Buying a condo is often a more affordable option for those looking to purchase real estate but are unable to afford a single family home. In addition, condos often offer conveniences such as swimming pools and gyms that you might not be able to consider if you owned your own home. However, there are many important things to look into when considering the purchase of a condo.
Before you begin your search to find condos you might be interested in, make sure that condo living is right for you. Keep in mind that although there may be conveniences to enjoy, there may also be restrictions to be mindful of. For example, often times there are strict rules regarding the kind of pets that are allowed, i.e. certain breeds or sizes of dogs might be restricted. You may also have to adhere to “quiet hours” and various rules (or restrictions) on decorating.
For many, having the option to purchase instead of rent is worth the above restrictions. If this is the case, review and understand the below to make sure you are investing wisely.
A condo association runs a condo, which is a unit that you purchase which resides within a space shared by all condo owners.
When purchasing a condo, you are essentially entering a business agreement with all of the other owners in your building or complex. You are relying on your neighbors to adhere to the condo association’s rules and regulations in order to maintain facilities, help with the upkeep of the complex and keep peace amongst neighbors.
Be sure to investigate how the condo association is run. Is the association financially stable? It is each owner’s responsibility to pay an association fee each month. The fees collected are used for repairs and maintenance of communal areas. If owners are not paying fees and the association is short on cash, you will find that simple repairs may go by the wayside, or the pool that you enjoyed with your children may not open next season. Also, ask if there is a reserve fund and how the association handles emergency repairs.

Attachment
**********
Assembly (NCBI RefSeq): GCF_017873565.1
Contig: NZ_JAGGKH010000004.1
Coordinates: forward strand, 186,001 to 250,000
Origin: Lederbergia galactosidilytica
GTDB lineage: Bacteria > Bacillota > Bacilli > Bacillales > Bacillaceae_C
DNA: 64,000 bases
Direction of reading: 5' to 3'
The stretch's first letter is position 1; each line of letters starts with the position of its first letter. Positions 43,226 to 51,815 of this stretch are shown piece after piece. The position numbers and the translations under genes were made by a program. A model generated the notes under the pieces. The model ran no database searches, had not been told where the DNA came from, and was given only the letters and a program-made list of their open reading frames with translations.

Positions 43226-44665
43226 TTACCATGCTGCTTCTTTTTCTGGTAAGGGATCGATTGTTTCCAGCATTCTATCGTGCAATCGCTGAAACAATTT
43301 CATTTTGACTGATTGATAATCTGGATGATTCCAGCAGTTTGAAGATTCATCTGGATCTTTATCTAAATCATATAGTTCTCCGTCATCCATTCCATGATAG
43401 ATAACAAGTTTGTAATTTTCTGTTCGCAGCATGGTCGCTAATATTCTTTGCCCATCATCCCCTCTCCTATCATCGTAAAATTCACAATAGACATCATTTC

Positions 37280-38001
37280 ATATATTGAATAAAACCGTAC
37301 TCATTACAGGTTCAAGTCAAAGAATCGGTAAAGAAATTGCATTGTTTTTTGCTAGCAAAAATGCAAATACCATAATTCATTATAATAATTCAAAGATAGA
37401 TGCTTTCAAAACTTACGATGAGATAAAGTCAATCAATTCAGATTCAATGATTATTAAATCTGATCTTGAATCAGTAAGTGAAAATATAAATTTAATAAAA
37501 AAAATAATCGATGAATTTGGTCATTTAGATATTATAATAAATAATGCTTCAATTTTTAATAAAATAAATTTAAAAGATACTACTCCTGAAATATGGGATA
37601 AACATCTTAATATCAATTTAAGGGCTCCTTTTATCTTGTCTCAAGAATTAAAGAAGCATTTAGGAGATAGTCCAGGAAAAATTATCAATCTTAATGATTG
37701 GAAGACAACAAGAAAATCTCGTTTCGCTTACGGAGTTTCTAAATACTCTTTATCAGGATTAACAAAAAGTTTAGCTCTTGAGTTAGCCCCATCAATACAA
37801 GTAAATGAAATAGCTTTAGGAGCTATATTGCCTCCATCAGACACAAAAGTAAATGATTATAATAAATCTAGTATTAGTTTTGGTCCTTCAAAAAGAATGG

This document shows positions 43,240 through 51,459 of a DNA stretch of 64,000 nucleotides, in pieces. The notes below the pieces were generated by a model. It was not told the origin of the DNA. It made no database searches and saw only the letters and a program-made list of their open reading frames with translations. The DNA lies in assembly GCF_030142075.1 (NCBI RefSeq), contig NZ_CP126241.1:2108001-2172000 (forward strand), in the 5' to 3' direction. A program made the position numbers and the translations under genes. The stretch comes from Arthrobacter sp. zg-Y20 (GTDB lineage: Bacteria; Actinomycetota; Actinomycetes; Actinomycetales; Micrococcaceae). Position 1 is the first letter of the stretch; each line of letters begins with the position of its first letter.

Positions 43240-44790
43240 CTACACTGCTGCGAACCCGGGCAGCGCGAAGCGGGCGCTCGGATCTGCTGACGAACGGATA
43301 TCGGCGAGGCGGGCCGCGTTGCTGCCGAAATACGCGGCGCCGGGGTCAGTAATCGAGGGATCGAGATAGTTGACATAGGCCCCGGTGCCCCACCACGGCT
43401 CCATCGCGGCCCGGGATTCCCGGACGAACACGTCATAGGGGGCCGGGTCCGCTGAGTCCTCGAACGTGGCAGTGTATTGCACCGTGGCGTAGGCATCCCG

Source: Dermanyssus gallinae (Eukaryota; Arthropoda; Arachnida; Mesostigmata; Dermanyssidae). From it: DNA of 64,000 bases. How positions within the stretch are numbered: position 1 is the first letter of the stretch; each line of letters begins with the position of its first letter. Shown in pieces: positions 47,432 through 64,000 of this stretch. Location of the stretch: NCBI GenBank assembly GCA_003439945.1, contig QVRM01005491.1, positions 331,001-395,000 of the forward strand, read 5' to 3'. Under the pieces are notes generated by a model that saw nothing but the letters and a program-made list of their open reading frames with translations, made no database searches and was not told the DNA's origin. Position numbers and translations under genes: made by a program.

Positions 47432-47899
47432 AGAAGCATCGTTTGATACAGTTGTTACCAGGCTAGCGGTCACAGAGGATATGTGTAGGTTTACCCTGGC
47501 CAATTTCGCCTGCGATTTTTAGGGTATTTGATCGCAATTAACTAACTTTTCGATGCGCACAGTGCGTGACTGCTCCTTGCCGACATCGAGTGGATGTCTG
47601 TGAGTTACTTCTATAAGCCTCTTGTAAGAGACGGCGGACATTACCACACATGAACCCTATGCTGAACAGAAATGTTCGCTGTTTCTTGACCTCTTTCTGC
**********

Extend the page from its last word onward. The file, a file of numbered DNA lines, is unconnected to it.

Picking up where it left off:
The financial aspect is also important since it may be more difficult to be approved to purchase the condo if the association has not been able to collect dues for its owners. Fanny Mae and FHA have strict guidelines on financing and if the percentage of uncollected dues is higher than 15 percent, financing will likely be denied.
In terms of being approved for financing, you also need to determine how many of the owners are absentee owners. For example, if the number of absentee owners, or investors, in any particular association is higher than 49 percent, FHA will not approve funding.
Insurance coverage is another important topic to inquire about. Your condo insurance will cover the unit you purchase (not the building) and the Master Insurance Plan, which is held by the association, covers common areas. Request to review the Master Insurance Plan. Many associations will reduce insurance coverage in order to lower expenses. If there is damage to the common areas, which is supposed to be covered by the Master policy, you might find the association coming after the owners to pay special assessment fees, in addition to association fees, to cover the cost of repairs.